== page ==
• U.S.

The Presidency: Standing by Eight Presidents

3 minute read
Hugh Sidey

The coldest day in Rex Scouten’s life may also have been his best. He came to the capital as a Secret Service agent out of Detroit to help in Harry Truman’s 1949 Inauguration. He shivered as he stood by the Inaugural stand. Yet the great celebration awed the Michigan farm boy, who recalled last week, “I never thought I would ever get to Washington.” He has been there, at the very center, ever since.

Later in 1949 he was assigned to Truman’s White House detail. He relished Truman’s early-morning walks, but he worried about the President’s crawling around the girders during the reconstruction of the White House. Recalls Scouten: “His eyesight wasn’t very good.” Scouten soon found himself on Wake Island in the Secret Service advance team for the Korean War meeting between Truman and his independent-minded general, Douglas MacArthur. He was in the White House’s West Wing when the flash came about the assassination attempt against Truman by two Puerto Rican nationalists at Blair House across the street. In a couple of minutes he was on the scene.

In 1957 Scouten moved from the Secret Service to the White House staff as deputy to the chief usher, who is in charge of running the physical White House. Scouten was on duty when Ike had his slight stroke that year and aides gently persuaded him not to go to the state dinner that night. Scouten helped execute Jackie Kennedy’s dinner on Mount Vernon’s lawn for Pakistan’s President Ayub Khan, a logistics marvel that involved preparing the food in field kitchens and transporting guests down the Potomac. “Thank goodness the weather was good,” he recalled, an all-time understatement. Scouten was supervising the redecoration of the Oval Office when one of J.F.K.’s staff came in weeping and shouting, “The President’s been shot!” He immediately put the office back in order. He helped get arrangements for dozens of visiting world leaders and did not get home for five days.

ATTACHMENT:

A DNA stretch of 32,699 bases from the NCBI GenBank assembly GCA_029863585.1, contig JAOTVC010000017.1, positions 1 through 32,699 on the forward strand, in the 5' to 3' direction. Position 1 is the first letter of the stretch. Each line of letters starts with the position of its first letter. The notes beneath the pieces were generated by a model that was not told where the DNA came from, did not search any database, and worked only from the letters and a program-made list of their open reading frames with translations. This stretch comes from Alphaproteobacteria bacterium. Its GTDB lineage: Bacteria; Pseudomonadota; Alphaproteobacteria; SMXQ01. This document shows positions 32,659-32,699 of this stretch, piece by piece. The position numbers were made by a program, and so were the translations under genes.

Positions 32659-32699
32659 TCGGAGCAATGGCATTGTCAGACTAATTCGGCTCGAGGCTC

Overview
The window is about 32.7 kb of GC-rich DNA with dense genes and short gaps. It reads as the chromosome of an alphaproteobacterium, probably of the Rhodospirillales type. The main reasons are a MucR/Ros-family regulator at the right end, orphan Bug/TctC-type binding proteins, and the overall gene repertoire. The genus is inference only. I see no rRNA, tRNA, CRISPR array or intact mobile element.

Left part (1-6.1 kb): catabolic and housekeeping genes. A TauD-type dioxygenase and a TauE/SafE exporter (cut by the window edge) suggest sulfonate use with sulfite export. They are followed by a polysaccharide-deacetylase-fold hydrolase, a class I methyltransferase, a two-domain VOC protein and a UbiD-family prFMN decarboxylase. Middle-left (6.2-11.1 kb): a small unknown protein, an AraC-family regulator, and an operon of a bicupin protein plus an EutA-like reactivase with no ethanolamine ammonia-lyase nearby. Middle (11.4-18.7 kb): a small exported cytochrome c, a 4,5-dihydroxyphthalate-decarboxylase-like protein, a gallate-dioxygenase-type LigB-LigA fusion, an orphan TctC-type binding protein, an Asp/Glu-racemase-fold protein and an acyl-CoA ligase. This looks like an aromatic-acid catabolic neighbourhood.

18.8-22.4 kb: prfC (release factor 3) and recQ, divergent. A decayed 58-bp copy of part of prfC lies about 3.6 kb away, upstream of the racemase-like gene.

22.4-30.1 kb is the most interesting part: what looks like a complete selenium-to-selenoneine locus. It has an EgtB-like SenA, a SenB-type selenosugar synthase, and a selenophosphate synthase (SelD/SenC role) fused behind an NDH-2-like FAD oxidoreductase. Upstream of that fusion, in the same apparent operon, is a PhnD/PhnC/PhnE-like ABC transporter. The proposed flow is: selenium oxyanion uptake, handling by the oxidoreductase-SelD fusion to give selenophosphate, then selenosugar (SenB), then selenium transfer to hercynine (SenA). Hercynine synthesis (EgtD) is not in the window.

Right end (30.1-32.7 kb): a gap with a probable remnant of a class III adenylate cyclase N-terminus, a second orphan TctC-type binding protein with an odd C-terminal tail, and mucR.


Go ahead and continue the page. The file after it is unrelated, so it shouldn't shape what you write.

Scouten moved to the chief usher’s job in 1969. The most elaborate White House dinner of modern times was given by the Nixons on the South Lawn for almost 1,400 people when the Viet Nam POWs returned in 1973. Scouten’s crews laid out 37,000 items for the table settings alone. When Jimmy Carter restricted his public appearances in 1980 because of the American hostages held in Iran, Scouten helped bring the country to Carter. There were 377 public events in the White House that year, the most in history.

After the Reagans arrived, Scouten was in the solarium with Nancy when a Secret Service agent hurried in. His heart froze as he heard the dreaded words for the second time: “The President’s been shot.” Happily, that crisis was limited.

When, a few weeks ago, Scouten, 61, decided it was time to retire, there was genuine regret in the White House. But Scouten will hardly pass into oblivion. Mrs. Reagan named her new King Charles spaniel Rex, a reminder of someone who served loyally, long and well.

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